Frequently gazal was used together with the third word, ashaq (Lev. 19:13; Dt. 28:29; Jer. 21:12; Mic. 2:2).11 This word is related to “acts of abuse of power or authority, the burdening, trampling, and crushing of those in lower station.”12 It carries the meanings of extorting or oppressing. “Those most likely to be mistreated or oppressed were those without adequate defense of their rights, i.e., the widow, the orphan, the sojourner and the poor”13 (Zech. 7:10).

God forbade the Israelites to oppress a neighbor (Lev. 19:13), a hired servant, another Israelite, or a foreigner living temporarily in Israel (Dt. 24:14).14 Such oppression was sin against God (Lev. 6:1–7).15 Because many Israelites repeatedly oppressed others (Amos 4:1; Mic. 2:2; Mal. 3:5), God declared that the nation would be continually oppressed and robbed by others, and no one would help it (Dt. 28:29, 33; Hos. 5:11).16

New Testament. The New Testament uses three Greek words for “stealing.” The first, klepto, refers to stealing something in a secret or deceptive manner. Its noun counterpart, kleptes, identifies a thief “who acts with subterfuge and secrecy.”17 It is the counterpart of the Hebrew ganab.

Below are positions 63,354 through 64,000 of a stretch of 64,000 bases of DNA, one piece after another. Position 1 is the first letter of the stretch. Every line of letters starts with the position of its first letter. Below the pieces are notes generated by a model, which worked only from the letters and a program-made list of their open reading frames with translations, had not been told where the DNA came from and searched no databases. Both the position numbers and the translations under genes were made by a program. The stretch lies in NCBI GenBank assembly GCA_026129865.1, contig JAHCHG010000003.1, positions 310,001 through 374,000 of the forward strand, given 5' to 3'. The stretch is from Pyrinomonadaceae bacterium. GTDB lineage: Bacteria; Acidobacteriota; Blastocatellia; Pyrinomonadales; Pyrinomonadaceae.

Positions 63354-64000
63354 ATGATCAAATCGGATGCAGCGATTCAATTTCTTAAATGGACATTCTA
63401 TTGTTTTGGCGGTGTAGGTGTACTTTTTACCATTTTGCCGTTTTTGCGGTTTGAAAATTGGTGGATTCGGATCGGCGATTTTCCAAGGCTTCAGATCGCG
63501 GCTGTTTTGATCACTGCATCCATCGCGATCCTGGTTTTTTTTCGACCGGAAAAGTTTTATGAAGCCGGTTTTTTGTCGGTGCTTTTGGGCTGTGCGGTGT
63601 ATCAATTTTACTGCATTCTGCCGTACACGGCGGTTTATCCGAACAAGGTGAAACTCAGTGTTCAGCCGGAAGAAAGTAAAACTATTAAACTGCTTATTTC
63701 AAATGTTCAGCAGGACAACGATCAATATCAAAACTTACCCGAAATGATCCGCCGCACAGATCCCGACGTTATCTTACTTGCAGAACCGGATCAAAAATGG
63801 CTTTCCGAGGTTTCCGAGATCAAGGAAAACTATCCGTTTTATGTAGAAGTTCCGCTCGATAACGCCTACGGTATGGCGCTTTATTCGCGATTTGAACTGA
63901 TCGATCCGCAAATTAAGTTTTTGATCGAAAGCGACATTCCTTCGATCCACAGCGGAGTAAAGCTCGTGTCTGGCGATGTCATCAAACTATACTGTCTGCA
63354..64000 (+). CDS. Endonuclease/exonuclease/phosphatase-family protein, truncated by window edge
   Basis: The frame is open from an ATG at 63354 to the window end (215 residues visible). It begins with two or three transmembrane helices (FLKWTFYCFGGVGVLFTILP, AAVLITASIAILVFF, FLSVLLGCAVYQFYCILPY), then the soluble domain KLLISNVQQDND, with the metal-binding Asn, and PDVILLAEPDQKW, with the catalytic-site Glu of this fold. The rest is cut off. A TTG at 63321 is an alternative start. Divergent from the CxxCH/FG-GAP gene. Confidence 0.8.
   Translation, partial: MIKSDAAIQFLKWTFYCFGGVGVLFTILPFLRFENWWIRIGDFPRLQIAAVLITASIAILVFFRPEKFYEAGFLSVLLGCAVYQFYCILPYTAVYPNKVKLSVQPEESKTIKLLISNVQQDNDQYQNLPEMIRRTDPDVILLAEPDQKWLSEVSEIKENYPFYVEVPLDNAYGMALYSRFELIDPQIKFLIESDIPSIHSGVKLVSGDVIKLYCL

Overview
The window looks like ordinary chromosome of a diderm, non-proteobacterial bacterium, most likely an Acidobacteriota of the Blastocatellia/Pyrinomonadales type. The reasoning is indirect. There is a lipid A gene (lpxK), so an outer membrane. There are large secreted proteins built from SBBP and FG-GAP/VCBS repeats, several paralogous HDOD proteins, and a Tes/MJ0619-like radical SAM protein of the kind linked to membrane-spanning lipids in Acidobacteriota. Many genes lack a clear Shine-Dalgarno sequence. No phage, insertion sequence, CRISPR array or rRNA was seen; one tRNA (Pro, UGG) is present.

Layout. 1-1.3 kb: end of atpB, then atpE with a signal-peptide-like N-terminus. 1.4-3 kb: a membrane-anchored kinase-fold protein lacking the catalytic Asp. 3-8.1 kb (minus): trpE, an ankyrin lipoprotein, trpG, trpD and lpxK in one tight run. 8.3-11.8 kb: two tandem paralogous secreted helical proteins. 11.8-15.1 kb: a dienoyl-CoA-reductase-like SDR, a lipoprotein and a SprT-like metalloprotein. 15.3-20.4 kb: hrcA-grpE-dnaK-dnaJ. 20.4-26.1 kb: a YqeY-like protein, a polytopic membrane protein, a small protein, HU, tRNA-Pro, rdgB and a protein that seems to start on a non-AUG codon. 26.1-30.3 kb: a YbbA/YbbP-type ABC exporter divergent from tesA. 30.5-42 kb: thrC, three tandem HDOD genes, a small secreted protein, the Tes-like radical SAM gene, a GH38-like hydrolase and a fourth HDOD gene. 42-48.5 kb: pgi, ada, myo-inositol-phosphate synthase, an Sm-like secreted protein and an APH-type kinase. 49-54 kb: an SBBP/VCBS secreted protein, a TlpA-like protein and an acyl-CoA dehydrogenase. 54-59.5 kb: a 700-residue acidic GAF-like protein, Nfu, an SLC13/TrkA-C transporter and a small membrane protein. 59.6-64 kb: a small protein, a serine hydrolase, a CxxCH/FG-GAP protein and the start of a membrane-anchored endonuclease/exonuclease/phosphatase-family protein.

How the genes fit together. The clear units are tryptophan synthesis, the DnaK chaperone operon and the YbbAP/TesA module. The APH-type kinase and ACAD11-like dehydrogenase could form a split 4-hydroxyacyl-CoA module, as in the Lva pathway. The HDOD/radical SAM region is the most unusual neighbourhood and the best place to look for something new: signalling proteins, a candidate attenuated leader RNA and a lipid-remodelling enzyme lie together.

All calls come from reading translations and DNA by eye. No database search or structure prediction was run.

The New Testament uses klepto in Jesus’ and Paul’s quotations of the Eighth Commandment, “You shall not steal” (Mk. 10:19; Rom. 13:9). Paul used klepto in his instruction, “Let him who stole steal no longer, but rather let him labor, working with his hands what is good” (Eph. 4:28). The apostle Peter linked thieves with murderers, evil-doers, and busybodies (1 Pet. 4:15).18

The second word, harpadzo, refers to taking “‘something forcefully’ (firmly, quickly or rapaciously).”19 The counterpart of the Old Testament word gazal, it is the New Testament word for “extortion.” Paul grouped extortioners with coveters, idolaters, revilers, drunkards, thieves, and the sexually immoral (1 Cor. 5:10–11); and he said they will not inherit the Kingdom of God unless they become saved (6:9–11).